146. Memorandum From the President’s Deputy Assistant for National Security Affairs (Scowcroft) to President Ford1

Secretary Kissinger asked me to provide you with the following report of his first meeting with Prime Minister Rabin upon arrival back in Jerusalem:

“Immediately after arriving in Jerusalem from Aswan, I met for almost three hours with Prime Minister Rabin and his colleagues2 to give them a detailed report on the latest elements of the Egyptian position, which I described in some detail in my report to you yesterday from Aswan.3 The Israelis raised a number of questions for clarification, but withheld any reaction to the Egyptian ideas until they can consult among themselves and report to the Cabinet during its regular meeting this Sunday.4 This is contrary to some press reports that will be ema[Page 538]nating from Israel, based on an obtuse backgrounder, by an Israeli spokesman indicating that Israel has rejected what I brought from Aswan.

“From the questions they raised, it is clear that they continue to attach great importance to getting from Sadat the maximum possible commitment to the non-use of force in the future, to specific evidences of movement toward non-belligerency, and to assurances that, once a new Sinai agreement is achieved, its duration will be open-ended and not linked to early movement toward further agreements on the Egyptian or other fronts.

“I gave them my impression that, if agreement can be reached on a new line and balance of forces in the Sinai which meets Egypt’s basic strategic requirements, Sadat would go very far in satisfying Israel’s concerns about the political content of the agreement. Rabin summed up the key issue succinctly by saying that there are two basic concepts now under consideration: (a) the Israeli concept of creating a large and effective buffer in the area from which Israel withdraws, and (b) the Egyptian concept of advancing its forces to the western entrance of the Sinai passes as Israel withdraws to the eastern entrance to the passes, with a small buffer zone in between and with each side relying for its strategic security on a balance of deterrent forces in the Sinai.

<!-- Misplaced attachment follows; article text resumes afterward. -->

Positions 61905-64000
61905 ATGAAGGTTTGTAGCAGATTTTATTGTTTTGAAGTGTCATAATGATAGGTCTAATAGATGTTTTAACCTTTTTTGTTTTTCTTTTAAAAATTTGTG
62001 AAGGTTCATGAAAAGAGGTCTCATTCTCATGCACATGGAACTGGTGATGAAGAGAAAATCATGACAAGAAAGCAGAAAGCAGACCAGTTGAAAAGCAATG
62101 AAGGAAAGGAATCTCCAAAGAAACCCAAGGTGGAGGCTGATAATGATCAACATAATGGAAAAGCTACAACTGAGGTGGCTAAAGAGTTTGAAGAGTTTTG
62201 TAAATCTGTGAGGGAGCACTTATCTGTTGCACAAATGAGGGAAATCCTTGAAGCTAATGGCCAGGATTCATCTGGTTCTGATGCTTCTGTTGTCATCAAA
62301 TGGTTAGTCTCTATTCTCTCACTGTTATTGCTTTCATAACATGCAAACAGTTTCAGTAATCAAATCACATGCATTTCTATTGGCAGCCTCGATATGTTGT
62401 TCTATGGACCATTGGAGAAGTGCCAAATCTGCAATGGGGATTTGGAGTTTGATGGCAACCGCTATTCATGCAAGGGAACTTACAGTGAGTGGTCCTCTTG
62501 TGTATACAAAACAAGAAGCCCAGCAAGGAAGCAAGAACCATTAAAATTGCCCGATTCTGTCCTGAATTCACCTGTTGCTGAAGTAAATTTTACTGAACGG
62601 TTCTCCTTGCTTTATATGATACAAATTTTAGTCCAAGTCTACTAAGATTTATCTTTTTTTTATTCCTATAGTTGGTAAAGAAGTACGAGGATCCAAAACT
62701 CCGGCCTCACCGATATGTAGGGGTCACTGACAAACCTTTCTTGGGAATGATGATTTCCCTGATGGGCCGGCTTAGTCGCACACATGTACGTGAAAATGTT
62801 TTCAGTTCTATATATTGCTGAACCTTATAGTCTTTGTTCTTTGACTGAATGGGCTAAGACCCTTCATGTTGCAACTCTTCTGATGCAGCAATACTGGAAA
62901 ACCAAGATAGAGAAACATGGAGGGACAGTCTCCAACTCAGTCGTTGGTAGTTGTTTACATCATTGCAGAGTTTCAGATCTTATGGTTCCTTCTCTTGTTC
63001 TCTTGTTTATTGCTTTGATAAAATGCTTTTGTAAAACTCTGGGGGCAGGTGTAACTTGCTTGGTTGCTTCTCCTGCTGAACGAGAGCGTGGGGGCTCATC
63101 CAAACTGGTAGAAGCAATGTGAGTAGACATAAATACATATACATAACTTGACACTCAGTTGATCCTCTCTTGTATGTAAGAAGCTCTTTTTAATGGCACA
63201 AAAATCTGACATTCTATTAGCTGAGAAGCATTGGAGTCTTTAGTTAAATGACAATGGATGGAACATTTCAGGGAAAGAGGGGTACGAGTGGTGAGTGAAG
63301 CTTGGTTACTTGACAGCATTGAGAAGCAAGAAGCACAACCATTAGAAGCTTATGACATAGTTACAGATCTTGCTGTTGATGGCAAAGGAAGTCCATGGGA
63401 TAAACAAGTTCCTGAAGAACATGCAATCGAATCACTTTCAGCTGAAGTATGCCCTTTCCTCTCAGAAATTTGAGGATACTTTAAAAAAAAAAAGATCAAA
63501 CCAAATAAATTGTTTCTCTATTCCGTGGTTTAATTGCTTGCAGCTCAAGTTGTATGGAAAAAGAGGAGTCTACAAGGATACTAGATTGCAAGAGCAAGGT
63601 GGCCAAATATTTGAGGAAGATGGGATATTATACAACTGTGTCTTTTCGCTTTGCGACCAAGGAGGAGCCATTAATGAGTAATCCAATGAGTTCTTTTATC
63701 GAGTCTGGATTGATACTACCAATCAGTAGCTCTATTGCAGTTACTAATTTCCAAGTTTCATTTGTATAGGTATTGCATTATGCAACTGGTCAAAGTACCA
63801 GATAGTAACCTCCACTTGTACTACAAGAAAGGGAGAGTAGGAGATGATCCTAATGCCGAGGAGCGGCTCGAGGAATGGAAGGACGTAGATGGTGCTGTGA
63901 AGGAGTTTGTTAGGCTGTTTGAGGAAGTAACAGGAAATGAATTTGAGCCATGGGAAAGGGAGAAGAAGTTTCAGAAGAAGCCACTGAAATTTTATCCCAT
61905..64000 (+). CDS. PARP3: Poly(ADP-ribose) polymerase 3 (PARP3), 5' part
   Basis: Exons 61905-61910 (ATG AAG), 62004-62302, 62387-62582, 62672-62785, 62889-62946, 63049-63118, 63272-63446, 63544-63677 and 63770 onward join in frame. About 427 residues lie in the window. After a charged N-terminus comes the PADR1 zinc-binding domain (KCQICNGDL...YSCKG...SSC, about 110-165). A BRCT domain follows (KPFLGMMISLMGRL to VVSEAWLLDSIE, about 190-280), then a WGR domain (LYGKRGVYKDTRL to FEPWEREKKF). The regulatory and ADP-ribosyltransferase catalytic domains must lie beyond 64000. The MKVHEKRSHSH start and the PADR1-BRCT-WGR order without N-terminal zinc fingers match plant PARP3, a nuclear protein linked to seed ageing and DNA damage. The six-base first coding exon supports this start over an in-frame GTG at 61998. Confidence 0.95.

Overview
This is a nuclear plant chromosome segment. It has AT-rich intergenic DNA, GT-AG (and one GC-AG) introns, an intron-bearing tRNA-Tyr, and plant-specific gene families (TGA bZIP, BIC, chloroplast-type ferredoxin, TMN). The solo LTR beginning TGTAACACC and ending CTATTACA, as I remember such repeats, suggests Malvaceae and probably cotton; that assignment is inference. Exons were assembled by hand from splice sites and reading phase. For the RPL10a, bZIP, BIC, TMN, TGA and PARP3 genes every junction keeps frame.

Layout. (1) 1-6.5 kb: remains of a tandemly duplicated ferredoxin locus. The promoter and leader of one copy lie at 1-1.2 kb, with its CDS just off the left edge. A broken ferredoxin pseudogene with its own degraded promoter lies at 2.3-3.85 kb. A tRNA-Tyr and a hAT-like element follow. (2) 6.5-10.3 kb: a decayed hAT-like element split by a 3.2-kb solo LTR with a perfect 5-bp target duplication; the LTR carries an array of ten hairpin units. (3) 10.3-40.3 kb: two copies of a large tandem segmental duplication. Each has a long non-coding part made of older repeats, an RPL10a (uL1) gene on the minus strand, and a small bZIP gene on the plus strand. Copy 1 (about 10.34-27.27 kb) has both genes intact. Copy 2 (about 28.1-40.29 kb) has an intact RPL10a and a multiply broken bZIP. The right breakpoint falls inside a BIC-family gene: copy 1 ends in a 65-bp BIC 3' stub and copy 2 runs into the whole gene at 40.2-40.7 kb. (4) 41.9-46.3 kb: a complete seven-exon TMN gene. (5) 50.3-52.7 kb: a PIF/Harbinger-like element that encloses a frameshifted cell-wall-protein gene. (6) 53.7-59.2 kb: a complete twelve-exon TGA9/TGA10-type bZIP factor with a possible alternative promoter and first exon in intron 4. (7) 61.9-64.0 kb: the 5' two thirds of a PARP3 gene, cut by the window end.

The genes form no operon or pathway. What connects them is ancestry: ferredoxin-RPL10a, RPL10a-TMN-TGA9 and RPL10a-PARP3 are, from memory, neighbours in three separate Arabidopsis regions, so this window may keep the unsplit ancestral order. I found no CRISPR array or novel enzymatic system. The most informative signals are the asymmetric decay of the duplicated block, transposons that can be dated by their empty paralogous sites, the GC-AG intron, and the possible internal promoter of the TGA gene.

“It remains to be seen whether these concepts can be reconciled. We should have a better idea when we get the Israeli reaction following Sunday’s Cabinet meeting, although I may get some indications when I see Rabin at a small private dinner tonight.5 I gave the Israelis my judgment that it is important to achieve agreement on a strategic framework by the middle of next week and to go to Sadat with concrete proposals for an agreement that will be sufficiently forthcoming to make it possible to move quickly to conclude the negotiations before counter-pressures can build up from Syria and probably from Saudi Arabia as well.

“While awaiting the Israeli Cabinet reaction, I will go to Damascus tomorrow and continue my efforts to persuade the Syrians to keep their options open. From Damascus, I will go to Amman tomorrow night to bring Hussein up to date and discuss a number of bilateral and regional security concerns that are on his mind. I will also seek to enlist Hussein’s help with Syria, with whom the Jordanians have greatly improved their relations of late. Given King Faisal’s key role and the importance of keeping him from lining up with Syria against a Sinai agreement, I have also asked whether Faisal could see me Sunday afternoon before I return that evening to Jerusalem.”

  1. Source: Ford Library, National Security Adviser, Kissinger Reports on USSR, China, and Middle East, Box 3, March 7–March 22, 1975, Volume 1.1 (8), Kissinger’s Trip. Secret; Sensitive; Eyes Only.
  2. The memorandum of conversation of the meeting between the Israeli negotiating team and Kissinger, which took place on March 14 from 1:10 until 3:45 p.m. at the Prime Minister’s office in Jerusalem, is ibid.
  3. See Document 144.
  4. March 16.
  5. No memorandum of conversation has been found.